Linen textiles and linen blends, both medium and heavy weight, offer stunning fabric quality for use on a printer.
We choose linen fabric for a number of different products, including upholstery, handbags and other accessories, quilts and clothing.
Here’s an interesting fact: because of linen’s structure, some of the fibres come loose during printing, leaving a white or beige mark. But that adds to the item’s beauty.
On linen textiles, maake likes to use a virtual process. This is a very popular method on this type of material. The ink utilised in the process stick to the fabric surface by means of a binding agent.
You'll notice that the design looks like it has been painted on the the sheets, as if the material was paper. It’s that perfect!
Printing on cotton
Cotton is a natural fibre. People often choose cotton fabric for clothing. The fabric industry chooses it because it’s so comfortable and durable.
How to print on cotton fabric? We usually print shades and designs on cotton using a virtual printer.
We use direct-to-textile printers installed with a wide range of special computerised inks that are colour-fast, durable and are certified for both GOTS 6.0 and Oeke-tex class 1 regulations.
People choose this method because it’s quick, much more sustainable and we can use it on both natural and synthetic fibres. Also, cotton materials retain the ink well, giving designs excellent clarity.
Printing on polyester
Although we often choose polyester as a fabric for clothing and fashion, it’s important to choose your method very carefully.
Sublimation printing has become the method of choice for polyester, both recycled polyester and synthetic polyester blends. We use this method at maake, because it’s more sustainable and saves on quality.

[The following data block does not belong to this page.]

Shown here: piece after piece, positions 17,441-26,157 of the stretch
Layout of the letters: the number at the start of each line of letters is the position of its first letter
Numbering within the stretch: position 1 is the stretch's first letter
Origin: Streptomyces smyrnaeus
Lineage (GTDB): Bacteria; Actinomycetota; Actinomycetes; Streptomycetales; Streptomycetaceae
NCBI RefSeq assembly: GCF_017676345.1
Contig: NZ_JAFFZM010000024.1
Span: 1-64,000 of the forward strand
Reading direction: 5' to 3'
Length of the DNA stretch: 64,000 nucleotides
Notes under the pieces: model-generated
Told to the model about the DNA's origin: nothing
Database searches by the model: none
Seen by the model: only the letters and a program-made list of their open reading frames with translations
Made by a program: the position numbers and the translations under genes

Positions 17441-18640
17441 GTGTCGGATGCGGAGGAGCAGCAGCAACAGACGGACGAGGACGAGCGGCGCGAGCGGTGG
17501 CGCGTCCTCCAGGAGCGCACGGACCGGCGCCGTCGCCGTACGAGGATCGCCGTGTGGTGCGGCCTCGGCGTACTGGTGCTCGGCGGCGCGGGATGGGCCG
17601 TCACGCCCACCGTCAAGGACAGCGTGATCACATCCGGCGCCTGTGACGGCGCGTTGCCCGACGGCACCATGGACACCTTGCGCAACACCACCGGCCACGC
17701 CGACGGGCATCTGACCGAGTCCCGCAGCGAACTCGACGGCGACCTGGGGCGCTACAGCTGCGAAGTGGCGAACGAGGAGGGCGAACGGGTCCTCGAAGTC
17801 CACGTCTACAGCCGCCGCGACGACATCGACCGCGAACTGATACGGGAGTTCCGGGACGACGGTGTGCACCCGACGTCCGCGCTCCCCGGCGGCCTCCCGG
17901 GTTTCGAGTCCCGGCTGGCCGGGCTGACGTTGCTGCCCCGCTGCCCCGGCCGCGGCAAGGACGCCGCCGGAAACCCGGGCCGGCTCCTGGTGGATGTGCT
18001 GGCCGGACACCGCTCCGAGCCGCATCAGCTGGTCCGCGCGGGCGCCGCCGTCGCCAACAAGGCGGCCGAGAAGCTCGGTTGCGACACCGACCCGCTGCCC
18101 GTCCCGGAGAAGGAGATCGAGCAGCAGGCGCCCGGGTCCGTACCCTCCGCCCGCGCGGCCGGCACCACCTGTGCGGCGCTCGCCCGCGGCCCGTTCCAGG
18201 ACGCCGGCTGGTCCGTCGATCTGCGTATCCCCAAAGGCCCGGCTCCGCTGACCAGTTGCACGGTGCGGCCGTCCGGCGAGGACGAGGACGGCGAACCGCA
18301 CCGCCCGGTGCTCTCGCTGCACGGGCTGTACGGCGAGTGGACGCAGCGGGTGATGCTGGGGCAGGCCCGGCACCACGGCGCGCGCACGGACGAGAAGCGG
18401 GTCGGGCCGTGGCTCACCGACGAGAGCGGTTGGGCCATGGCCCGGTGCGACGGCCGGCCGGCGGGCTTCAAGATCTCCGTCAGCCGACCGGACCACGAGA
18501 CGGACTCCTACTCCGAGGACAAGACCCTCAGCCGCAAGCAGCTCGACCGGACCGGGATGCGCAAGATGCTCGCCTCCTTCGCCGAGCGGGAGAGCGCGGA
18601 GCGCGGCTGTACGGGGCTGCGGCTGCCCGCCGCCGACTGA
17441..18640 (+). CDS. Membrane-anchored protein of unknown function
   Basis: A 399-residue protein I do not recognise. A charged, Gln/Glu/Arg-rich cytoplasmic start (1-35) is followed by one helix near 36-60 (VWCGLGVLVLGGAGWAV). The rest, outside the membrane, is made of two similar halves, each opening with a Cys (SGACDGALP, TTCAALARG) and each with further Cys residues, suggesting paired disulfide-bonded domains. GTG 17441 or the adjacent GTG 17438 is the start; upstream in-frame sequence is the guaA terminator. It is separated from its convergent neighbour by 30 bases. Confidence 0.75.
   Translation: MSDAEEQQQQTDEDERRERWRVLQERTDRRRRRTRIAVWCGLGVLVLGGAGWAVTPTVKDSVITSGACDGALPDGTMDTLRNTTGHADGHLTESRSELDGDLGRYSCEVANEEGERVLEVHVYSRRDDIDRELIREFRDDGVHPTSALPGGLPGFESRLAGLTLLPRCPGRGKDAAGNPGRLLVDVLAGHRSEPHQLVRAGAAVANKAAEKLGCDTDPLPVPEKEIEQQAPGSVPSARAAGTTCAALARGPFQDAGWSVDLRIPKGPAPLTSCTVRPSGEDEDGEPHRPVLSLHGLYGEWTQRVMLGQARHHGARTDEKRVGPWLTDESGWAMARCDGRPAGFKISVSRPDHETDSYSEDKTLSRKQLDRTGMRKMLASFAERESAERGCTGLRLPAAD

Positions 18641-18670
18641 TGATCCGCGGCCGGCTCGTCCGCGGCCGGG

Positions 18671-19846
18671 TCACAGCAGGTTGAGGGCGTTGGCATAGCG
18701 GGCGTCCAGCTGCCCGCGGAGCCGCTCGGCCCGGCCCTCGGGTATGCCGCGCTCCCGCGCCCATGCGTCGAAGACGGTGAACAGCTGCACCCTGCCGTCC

When we use this process, 100 percent of the design paper image transfer is absorbed by the ink and embeds into the fabric fibres. So the design doesn’t fade after a few washes and the fabric still feels like new.
Printing on lycra
People use very versatile material because it is so elastic and the body moves without being restricted. It’s also very long-lasting and has the ability to breathe. No wonder it’s one of the most popular textiles in the garment industry.
We often use a class of synthetic fibres called lycra fibre. People gave this trademarked brand name to this specific class of synthetic elastic fibres.
People call it ‘spandex in the US, and ‘elastane’ in the rest of the world. It’s mainly the choice for activewear, sports and dance garments.
Thanks to its texture, it’s also extremely breathable and doesn’t wrinkle.
Lycra prints beautifully and the hues are bright and vivid. We often use the sublimation process with thermal paper for lycra textiles including acrylic, nylon, rayon and spandex. We use pigment printing for cotton bases with a lycra content.
Take a look at the last swimwear purchases you made. You'll see that this material is polyamide lycra, a fabric manufacturers use for a lot of swimwear.
Manufacturers print it with acid inks for vivid hues that are colour fast and resistant to both salt and chlorine.
Popular textiles that include lycra include our Organic lily jersey, Stretch jersey and Eco Lycra bases.
Explore maake’s base printer fabric
On one of the pages you visit, you’ll find the perfect one to print your design on.
If you’re looking for a textile to complete a DIY craft or a garment for your business, you’ll find one here, too. Our superior quality materials are excellent for lining, backing and facing matching printed fabrics. And minimum orders are just 1 metre!
Professional fabric projects
We’ve taken the time to source the fabric crafts used most in some detail so that you have all the information you need on how T’s, fashion, upholstery and cushions are printed.
maake uses either the digital pigment or the sublimation process, depending on the fabric.
Factory printers use special inks for cotton and linens, and a dyes sublimation printer with thermal paper for polyester and man-made fabrics.
Fashion fabric : What to look for
Printing for fashion requires an intimate knowledge of not only how the fabric looks and feels, but how it performs and drapes for the particular fabric.
maake print over 60 fabrics that are brilliant for use in all sorts of fashion applications including :
- Children's wear
- Mens and womens fashion
- Swimwear and activewear
- Formal wear and suiting.
There are some key considerations you want to think about when you are choosing a fashion fabric that is right for you:
Knitted or woven
This will mainly split you between more flexible knitted fabrics such as jersey fabric for T’s and rompers and poly lycra textiles for activewear and swimwear – versus the more structured woven materials for shirts, dresses, trousers and jackets.